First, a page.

The Lebanese Civil War (Arabic: الحرب الأهلية اللبنانية Al-Ḥarb al-Ahliyyah al-Libnāniyyah) was a multifaceted civil war in Lebanon, lasting from 1975 to 1990 and resulting in an estimated 120,000 fatalities. Today approximately 76,000 people remain displaced within Lebanon. There was also a mass exodus of almost one million people from Lebanon as a result of the war.
The Cold War had a powerful disintegrative effect on Lebanon, which was closely linked to the polarization that preceded the 1958 political crisis, since Maronites sided with the West while Left Wing and pan-Arab groups sided with Soviet aligned Arab countries.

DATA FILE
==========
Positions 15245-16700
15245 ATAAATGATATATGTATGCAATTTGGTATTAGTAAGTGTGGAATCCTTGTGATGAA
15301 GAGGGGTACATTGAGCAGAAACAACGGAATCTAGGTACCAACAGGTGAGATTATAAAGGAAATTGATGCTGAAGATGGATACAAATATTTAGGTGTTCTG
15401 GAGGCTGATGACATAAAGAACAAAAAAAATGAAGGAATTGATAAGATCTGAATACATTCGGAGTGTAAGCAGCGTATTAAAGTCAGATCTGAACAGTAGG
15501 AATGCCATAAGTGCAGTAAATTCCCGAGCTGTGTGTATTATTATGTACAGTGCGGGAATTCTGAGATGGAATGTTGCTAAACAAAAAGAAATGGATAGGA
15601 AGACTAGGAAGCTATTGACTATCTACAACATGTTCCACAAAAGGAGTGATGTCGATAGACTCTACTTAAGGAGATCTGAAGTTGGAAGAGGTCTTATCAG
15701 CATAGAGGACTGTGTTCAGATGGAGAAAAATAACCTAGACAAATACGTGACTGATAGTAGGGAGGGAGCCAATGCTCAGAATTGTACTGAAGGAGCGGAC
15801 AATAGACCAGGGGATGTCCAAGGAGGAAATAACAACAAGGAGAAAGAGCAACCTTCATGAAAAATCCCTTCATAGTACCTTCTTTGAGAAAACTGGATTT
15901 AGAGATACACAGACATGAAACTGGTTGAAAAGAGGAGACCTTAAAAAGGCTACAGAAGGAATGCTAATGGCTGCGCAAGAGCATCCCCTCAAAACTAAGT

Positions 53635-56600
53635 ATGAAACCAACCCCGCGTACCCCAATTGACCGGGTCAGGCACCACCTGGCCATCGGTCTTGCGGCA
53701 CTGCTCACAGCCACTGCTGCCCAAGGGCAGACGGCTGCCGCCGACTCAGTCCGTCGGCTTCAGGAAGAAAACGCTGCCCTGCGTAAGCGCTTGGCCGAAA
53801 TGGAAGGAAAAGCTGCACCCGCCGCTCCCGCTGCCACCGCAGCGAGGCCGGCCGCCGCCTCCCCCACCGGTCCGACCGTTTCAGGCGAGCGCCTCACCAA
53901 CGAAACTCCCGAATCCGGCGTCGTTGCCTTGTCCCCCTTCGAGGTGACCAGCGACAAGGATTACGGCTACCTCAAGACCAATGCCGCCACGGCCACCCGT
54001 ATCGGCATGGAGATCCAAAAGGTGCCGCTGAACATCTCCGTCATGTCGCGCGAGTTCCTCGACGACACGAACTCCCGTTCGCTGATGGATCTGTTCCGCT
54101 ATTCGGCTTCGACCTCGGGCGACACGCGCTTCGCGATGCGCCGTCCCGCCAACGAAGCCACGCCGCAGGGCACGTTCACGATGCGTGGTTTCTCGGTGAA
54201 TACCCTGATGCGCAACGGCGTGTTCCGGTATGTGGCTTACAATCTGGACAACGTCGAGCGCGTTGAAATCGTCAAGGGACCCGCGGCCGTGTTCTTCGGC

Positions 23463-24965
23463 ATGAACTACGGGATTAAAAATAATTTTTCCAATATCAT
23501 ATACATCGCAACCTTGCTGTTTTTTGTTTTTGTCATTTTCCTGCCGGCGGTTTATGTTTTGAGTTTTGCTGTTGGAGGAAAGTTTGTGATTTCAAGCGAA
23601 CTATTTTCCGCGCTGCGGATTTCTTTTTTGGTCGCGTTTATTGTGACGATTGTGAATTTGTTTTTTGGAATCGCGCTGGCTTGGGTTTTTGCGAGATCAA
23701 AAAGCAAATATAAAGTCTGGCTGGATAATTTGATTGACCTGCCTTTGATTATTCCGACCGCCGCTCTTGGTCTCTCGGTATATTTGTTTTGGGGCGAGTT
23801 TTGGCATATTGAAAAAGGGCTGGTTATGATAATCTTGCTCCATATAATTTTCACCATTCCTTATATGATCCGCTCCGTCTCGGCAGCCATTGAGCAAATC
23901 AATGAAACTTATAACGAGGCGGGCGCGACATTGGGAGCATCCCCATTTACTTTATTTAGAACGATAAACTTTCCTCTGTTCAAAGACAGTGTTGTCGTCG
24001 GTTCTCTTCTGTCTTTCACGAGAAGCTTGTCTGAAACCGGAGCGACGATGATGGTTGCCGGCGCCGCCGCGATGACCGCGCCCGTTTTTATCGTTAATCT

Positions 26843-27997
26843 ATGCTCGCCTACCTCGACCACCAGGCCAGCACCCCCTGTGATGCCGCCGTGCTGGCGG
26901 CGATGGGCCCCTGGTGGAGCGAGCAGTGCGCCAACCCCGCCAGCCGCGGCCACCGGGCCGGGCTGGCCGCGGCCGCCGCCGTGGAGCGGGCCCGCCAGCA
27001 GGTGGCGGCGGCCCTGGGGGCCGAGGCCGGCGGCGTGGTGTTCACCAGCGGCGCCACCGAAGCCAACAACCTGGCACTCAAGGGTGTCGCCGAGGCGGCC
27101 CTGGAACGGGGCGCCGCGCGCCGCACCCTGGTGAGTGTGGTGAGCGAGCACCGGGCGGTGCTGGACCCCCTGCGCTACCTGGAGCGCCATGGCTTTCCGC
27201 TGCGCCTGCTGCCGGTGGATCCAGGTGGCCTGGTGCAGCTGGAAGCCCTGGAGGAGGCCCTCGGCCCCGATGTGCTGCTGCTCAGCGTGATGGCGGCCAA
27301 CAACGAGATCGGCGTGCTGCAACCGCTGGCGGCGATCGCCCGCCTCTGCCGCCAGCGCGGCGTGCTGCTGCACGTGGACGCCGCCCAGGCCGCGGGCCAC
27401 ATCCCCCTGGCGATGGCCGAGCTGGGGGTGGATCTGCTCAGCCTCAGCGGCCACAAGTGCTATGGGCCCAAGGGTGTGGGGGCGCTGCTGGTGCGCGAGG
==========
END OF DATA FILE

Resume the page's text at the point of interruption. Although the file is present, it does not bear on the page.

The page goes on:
During the course of the fighting, alliances shifted rapidly and unpredictably: by the end of the war, nearly every party had allied with and subsequently betrayed every other party at least once. Furthermore, foreign powers, such as Israel and Syria, meddled in the war and fought alongside different factions. Peace keeping forces, such as the Multinational Force in Lebanon and UNIFIL, were also stationed in Lebanon.